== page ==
5. Duarte I, Pereira G and Tavares-de-Sousa MM (2001). Chickpea Crop Facing Spring Drought on Mediterranean Climate. In 4th European Conference on Grain Legumes: “Towards the sustainable production of healthy food, feed and novel products”. Krakow Poland. July 8-12.

6. Benjamin JG and Nielsen DC (2006). Water deficit effects on root distribution of soybean.field pea and chickpea. Field Crops Research. 97: 248–253.

7. Mbarek KB, Boujelben A, Boubaker M and Hannachi C (2009). Criblage et performances agronomiques de 45 génotypes de pois chiche (Cicer arietinum L.) soumis à un régime hydrique limité. Biotechnol. Agron. Soc. Environ. 13(3). 381-393.

8. Kang MS (1998). Using genotype-by-environment interaction for crop cultivar development. Adv. Agron. 35:199–240.

9. Annicchiarico P and Iannucci A (2008). Adaptation strategy, germplasm type and adaptive traits for field pea improvement in Italy based on variety responses across climatically contrasting environments. Field Crops Research. 108: 133-142.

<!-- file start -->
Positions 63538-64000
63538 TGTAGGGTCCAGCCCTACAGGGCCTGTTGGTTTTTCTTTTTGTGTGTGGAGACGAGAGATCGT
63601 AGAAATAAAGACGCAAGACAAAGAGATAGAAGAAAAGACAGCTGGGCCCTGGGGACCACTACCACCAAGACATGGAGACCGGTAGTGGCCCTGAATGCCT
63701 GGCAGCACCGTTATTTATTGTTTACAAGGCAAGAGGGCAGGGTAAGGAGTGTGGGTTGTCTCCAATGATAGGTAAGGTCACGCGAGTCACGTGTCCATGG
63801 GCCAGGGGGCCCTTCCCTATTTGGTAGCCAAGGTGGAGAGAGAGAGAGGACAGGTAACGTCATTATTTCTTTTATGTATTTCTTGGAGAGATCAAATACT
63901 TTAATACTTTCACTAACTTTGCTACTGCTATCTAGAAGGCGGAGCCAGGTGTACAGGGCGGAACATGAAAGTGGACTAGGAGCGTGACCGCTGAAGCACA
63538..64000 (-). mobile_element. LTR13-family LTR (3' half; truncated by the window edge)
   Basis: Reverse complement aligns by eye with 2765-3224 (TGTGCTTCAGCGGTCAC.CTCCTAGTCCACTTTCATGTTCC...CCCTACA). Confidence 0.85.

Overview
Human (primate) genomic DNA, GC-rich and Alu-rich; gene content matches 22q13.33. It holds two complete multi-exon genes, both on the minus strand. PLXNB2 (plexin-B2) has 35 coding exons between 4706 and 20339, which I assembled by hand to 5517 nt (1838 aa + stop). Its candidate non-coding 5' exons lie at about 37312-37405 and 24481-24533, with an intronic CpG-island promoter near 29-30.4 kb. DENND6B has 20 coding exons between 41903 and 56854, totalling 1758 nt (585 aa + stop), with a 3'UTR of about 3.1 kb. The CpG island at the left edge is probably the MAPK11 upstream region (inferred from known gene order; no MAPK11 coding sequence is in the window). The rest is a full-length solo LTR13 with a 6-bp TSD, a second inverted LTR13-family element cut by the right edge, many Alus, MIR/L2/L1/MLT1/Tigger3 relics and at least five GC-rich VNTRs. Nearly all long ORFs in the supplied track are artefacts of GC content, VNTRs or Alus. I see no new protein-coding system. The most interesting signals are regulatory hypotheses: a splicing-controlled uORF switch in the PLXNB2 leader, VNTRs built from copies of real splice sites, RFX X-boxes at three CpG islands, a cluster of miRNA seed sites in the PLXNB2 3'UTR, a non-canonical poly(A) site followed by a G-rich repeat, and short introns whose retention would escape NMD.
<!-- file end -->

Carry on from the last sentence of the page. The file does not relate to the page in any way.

10. Finlay KW and Wilkinson GN (1963). The analysis of adaptation in a plant-breeding programme. Australian Journal of Agricultural Research. v.14: 742-754.

11. Annicchiarico P (2002). Genotype x Environment Interactions - Challenges and Opportunities for Plant Breeding and Cultivar Recommendations. FAO 2002. ISBN 92-5-104870-3.

Duarte I, Imtiaz M, Pinheiro C, Simões N, Chaves M. (2023) Adaptation and Yield Stability for chickpea genotypes to the Mediterranean basin. Int J Plant Biol Res 11(1): 1134

Received : 11 Jun 2023
Accepted : 28 Jun 2023
Published : 28 Jun 2023
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Launched : 2013
Journal of Dermatology and Clinical Research
ISSN : 2373-9371
Launched : 2013
JSM Gastroenterology and Hepatology
ISSN : 2373-9487
Launched : 2013
Annals of Nursing and Practice
ISSN : 2379-9501
Launched : 2014
JSM Dentistry
ISSN : 2333-7133
Launched : 2013